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The shelterdeck of the 26m delousing vessel Kallista Helen gives the crew better weather protection and allows space for cranes. Photo: SSF.
The shelterdeck of the 26m delousing vessel Kallista Helen gives the crew better weather protection and allows space for cranes. Photo: SSF.

A farmed salmon delousing vessel designed and built in Scotland is due to start work for Scottish Sea Farms before the end of the month following trials in Shetland.

The £6-million Kallista Helen was designed by Macduff Ship Design for Mull-based Inverlussa Marine Services, built by Ferguson Marine in Port Glasgow, and is equipped with a £2.5 million Thermolicer engineered by ScaleAQ in Norway in partnership with ScaleAQ UK and constructed in Scotland.

The 26-metre vessel, built with a focus on improved fish health and welfare, was inspected during the commissioning stage by the RSPCA.

Kallista Helen specifications

  • General
  • Vessel type: 26m aquaculture delousing vessel
  • Class: MCA Cat 1; 150 miles offshore
  • Yard: Ferguson Marine Engineering, Glasgow
  • Dimensions
  • LOA: 26.5 m
  • Beam: 12 m
  • Depth: 3.5 m
  • Draft (approx): 2.2 m
  • Tank Capacities
  • Fuel: 56 m³
  • Fresh water: 40 m³
  • Transfer pumps: 32 m³/hr
  • Ballast: 156 m³
  • Performance
  • Speed: 12.5 kts
  • Bollard pull: 18 ton
  • Propulsion System / Aux Equipment
  • Main engines: 2 x Caterpillar C32
  • Total power: 1300 hp
  • Propellers: Twin screw, fixed pitch 1500 mm props in nozzle with high lift rudders
  • Bow thruster: 270 hp
  • Generator sets: 2 x C32 (650kVA) & 2 x C4.4 (100 kVA)
  • Deck layout
  • Deck crane fwd: 40 ton/m; max outreach 15.1 m with remote
  • Deck crane mid: 40 ton/m; max outreach 15.1 m with remote
  • Deck crane aft: 40 ton/m; max outreach 15.1 m with remote
  • Capstans: 4 x 5t
  • Deck cargo: 200 ton
  • Accommodation:
  • 12 persons; heated living space; 6 x 2 berth cabins; shower/toilet;
  • changing/drying area with toilet and laundry facility; separate galley / messroom / lounge; built in delousing control room

Tailored to system

“This is the first vessel where we’ve built the boat to suit the system rather than building the system to suit the boat,” SSF’s Shetland area support manager Robbie Coutts told the company’s newsletter, The Source.

“From start to finish, we’ve had total input – led by Scottish Sea Farms engineering and project manager for Shetland Keith Fraser – on where everything should be and we’re feeling the benefits of it now.”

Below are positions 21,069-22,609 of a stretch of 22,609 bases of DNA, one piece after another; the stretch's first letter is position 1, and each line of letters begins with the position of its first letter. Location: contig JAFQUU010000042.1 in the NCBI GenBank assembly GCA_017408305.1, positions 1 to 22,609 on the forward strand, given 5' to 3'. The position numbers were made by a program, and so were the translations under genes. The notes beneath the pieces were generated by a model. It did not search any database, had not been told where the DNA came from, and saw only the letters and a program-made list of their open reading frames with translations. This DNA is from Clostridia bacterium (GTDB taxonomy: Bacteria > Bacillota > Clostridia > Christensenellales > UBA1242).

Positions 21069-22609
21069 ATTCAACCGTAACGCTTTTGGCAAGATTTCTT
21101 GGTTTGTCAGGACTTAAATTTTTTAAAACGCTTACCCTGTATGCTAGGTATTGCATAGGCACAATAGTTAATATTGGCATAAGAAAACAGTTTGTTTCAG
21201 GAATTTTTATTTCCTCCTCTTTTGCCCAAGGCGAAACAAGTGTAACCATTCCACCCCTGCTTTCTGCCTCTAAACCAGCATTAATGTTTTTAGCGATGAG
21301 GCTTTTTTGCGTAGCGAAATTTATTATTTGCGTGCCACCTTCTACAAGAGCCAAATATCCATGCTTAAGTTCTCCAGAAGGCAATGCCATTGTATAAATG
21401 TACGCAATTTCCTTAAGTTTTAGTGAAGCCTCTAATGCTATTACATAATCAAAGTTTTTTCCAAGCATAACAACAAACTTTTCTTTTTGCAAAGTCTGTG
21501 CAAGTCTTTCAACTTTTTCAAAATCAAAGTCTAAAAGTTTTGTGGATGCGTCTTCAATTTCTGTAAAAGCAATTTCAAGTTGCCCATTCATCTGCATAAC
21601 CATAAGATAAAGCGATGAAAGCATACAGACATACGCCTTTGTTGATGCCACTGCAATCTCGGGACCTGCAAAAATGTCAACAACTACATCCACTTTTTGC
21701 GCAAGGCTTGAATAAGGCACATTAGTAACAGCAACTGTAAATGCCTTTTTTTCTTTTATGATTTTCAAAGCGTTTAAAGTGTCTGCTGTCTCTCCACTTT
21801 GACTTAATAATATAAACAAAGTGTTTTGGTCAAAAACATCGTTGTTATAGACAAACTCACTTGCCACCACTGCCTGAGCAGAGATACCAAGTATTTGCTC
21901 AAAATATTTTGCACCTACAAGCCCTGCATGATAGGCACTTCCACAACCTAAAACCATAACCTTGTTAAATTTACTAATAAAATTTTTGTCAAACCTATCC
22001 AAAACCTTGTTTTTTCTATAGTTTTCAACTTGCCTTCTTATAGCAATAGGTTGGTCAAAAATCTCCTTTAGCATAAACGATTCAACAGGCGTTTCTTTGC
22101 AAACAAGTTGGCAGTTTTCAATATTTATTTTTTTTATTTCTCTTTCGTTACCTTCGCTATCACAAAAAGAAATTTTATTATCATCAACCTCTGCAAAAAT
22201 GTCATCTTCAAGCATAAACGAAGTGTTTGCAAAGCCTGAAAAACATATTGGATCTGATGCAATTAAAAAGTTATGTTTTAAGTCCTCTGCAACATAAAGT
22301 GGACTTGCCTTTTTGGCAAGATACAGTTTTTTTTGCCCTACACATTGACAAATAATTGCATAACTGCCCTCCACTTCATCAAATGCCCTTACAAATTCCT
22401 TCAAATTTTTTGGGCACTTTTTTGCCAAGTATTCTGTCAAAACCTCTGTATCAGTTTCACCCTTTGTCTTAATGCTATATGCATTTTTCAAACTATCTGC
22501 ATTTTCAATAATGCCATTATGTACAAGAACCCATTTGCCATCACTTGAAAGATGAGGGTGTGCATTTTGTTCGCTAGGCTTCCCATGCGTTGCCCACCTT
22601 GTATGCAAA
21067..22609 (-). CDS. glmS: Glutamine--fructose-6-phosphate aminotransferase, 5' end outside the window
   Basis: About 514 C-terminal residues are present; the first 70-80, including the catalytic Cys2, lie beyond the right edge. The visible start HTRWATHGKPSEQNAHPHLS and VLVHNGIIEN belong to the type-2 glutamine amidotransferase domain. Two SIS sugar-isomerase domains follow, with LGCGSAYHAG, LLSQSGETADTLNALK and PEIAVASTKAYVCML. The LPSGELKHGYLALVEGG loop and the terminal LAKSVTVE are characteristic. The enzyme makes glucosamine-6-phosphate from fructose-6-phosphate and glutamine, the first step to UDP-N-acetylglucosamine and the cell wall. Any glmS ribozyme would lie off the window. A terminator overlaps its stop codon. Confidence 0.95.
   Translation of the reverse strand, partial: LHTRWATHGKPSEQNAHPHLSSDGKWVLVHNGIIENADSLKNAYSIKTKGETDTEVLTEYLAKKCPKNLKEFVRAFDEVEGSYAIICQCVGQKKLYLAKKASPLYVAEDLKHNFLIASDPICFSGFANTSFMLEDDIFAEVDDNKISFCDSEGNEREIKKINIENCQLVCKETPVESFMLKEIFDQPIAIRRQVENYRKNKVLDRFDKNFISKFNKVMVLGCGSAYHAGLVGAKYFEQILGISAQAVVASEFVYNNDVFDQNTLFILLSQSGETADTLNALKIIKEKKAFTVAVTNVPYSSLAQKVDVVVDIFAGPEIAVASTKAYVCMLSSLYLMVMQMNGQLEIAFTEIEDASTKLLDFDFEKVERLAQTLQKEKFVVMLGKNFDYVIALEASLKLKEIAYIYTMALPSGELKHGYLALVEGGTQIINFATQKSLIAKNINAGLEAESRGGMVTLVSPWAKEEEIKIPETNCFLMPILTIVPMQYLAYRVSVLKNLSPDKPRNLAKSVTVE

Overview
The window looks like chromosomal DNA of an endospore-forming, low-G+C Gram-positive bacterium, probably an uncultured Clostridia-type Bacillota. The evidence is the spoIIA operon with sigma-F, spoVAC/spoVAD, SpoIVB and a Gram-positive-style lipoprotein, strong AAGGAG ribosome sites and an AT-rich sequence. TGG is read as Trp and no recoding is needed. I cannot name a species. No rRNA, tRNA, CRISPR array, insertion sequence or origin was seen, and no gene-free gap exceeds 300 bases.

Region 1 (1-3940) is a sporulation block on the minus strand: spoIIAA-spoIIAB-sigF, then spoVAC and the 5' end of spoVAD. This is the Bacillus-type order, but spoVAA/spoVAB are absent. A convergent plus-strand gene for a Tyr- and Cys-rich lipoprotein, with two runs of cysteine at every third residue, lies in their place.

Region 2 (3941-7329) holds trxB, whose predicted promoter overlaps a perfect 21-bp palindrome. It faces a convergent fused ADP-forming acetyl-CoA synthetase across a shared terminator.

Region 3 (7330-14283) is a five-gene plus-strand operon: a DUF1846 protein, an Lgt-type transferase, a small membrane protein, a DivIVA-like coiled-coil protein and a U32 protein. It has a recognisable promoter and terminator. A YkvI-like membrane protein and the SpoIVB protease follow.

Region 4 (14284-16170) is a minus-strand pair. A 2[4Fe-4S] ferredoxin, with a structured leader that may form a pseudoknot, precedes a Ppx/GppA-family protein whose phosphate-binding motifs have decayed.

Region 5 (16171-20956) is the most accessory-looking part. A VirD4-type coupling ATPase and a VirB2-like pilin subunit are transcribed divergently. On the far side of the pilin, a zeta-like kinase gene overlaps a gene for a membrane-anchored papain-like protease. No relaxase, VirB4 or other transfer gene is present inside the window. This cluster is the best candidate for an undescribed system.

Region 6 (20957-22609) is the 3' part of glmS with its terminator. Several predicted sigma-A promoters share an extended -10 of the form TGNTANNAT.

Those benefits include a “shelterdeck” which protects the equipment and offers greater seaworthiness and crew safety.

“This means we can be where we want to be and implement sea lice control earlier,” said Coutts. “We’re coming into the time of year when it becomes very tricky to plan anything because of the weather but with this boat we can close the doors on the shelterdeck and clean the machine on our way to the next job.”

Three cranes

The extra deck space also makes the Kallista Helen self-sufficient, able to carry out pen-side tasks with her own cranes rather than depending on other workboats.

Fish welfare improvements include a wider, 600mm diameter pipe for bringing fish aboard. This is gentler on the fish and also facilitates throughputs of 120 tonnes an hour.

Installation of the Thermolicer was carried out at Morrison Dock in Lerwick by ScaleAQ and Shetland-based marine engineering and electrical contractor Ocean Kinetics.

John Henderson:
John Henderson: "We really pleased with how the project has gone." Photo: Lerwick Port Authority.

Highly effective

John Henderson, managing director of Ocean Kinetics, said: “We were delighted to have the opportunity to work with ScaleAQ on the design and manufacture of key elements of the Thermolicer for Scottish Sea Farms, and are really pleased with how the project has gone. It is now fully tested, and the system has proved to be very efficient and highly effective.

“The pipework has been constructed for a swift and smooth journey for the fish, and a sophisticated filtration and separation system ensures that the sea lice are not released back into the marine environment.”

He added: “This is the most recent in a series of projects we have undertaken for Scottish Sea Farms in Shetland over the last while. We have carried out a number of upgrades to vessels in order to maintain the highest levels of animal husbandry, all of which contributes to the continued smooth and efficient running of the company’s Shetland operation.”

Other systems

Ocean Kinetics installed a three-line high-capacity de-lousing system onboard Inverlussa’s 28-metre multi-purpose service vessel Helen Mary, built by Macduff. The design and manufacturing team worked closely with SSF on the dewatering tanks, chutes and suction system, all of which were optimised to ensure gentle treatment of the fish while maximising throughput.

The complete system has also been designed for minimal down time between cage set ups.

The company also worked for ScaleAQ on the build and installation of a treatment system on board Inverlussa’s 27-metre Helen Burnie, also built by Macduff Shipyards and on lease to SSF.

Ocean Kinetics also carried out improvements to the Hydrolicer system onboard Delta Marine’s multipurpose workboat Voe Viking. These included alterations to the water separator, fabricating and fitting new chutes and platforms, and alterations to pipework.